NCPA - National Center for Policy Analysis

Opinion: California Students Not Prepared

March 26, 1997

Many public school students are being graduated without the ability to read, write or calculate, say critics. Those who pass on to college must often take remedial courses to learn what their teachers in the lower schools never taught them.

  • In 1995, 78 percent of all higher-education institutions offered at least one course in remedial reading, writing or mathematics.
  • Some 29 percent of all freshmen take a remedial course when they enter college -- most often in mathematics.
  • Remedial classes are required of 41 percent of freshmen at community colleges, 26 percent at two-year private colleges, 22 percent at four-year public institutions and 13 percent at four-year private institutions.
  • Some 39 percent of institutions queried reported that there was an increasing need for remedial courses in the past five years.

In California about one-half of freshmen who enter the huge California State University system require remediation in either English or mathematics. Cal State is considered a second-tier school, say observers, less selective in admissions standards than the University of California. However,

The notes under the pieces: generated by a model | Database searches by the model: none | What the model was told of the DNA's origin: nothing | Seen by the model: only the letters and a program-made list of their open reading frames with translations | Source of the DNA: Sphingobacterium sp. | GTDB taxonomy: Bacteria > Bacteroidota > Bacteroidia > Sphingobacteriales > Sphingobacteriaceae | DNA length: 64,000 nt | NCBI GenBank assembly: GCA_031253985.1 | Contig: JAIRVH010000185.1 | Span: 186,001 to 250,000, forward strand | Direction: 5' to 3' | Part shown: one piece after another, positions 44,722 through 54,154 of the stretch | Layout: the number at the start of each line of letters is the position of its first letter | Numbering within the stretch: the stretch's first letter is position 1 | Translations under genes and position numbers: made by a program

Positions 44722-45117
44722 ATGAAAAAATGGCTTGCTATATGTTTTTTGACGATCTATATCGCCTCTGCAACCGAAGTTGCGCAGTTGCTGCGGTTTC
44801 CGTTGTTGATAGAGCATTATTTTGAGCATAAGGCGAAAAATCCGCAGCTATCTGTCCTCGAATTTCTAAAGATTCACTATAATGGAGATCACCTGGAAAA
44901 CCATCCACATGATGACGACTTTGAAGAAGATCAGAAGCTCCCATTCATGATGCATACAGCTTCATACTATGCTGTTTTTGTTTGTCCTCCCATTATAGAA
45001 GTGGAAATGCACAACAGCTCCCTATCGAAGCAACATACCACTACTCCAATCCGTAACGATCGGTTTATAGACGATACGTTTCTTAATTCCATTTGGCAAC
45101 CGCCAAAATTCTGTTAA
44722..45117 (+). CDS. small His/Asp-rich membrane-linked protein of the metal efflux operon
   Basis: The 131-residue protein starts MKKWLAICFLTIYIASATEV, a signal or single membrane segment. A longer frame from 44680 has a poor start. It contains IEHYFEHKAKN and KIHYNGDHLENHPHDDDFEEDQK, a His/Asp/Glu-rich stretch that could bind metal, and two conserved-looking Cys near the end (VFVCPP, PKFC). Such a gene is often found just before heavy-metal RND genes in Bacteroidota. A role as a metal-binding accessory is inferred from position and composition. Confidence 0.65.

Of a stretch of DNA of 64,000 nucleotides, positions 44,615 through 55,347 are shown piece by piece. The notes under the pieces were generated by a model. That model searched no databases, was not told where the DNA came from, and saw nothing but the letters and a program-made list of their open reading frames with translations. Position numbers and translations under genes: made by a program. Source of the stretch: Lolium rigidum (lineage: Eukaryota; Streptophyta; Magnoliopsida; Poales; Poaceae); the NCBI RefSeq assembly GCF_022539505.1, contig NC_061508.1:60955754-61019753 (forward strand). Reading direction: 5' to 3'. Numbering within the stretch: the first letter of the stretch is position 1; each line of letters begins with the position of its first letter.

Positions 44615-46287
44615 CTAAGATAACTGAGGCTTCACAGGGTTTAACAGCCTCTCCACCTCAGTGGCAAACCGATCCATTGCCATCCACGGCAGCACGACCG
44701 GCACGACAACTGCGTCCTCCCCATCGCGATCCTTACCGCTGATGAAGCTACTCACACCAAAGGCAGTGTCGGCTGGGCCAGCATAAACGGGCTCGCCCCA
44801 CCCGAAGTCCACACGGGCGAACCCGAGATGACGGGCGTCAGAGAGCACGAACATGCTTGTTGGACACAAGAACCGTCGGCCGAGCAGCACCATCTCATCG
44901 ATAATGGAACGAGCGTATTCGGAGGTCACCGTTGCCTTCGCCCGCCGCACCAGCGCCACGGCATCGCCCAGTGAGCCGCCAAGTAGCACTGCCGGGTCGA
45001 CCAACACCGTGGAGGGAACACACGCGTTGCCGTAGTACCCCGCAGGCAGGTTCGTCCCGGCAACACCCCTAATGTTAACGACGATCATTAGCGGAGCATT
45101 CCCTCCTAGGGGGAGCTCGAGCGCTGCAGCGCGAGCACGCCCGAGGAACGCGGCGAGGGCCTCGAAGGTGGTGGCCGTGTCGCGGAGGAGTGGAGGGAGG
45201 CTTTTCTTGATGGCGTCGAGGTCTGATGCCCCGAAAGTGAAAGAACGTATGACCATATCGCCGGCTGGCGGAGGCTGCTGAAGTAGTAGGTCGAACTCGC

• Some 53 percent of incoming freshmen failed the Cal State math proficiency test -- up from 39 percent in 1992.
  • Nearly one-half, 43 percent, flunked the English exam -- about the same as in 1992.
  • Since Cal State selects its freshmen from the top third of California's high school seniors, this means that the state's high schools are not able to fully prepare even their top students for college.

California's community colleges now spend $300 million each year to provide remedial courses to 169,000 students. That represents 11 percent of their budgets and 13 percent of their enrollments.

Sources: Diane Ravitch (Manhattan Institute), "Do It Right the First Time," Forbes, February 10, 1997; Editorial, "A Costly 'Fix' for Failed Schools," Investor's Business Daily, March 26, 1997.


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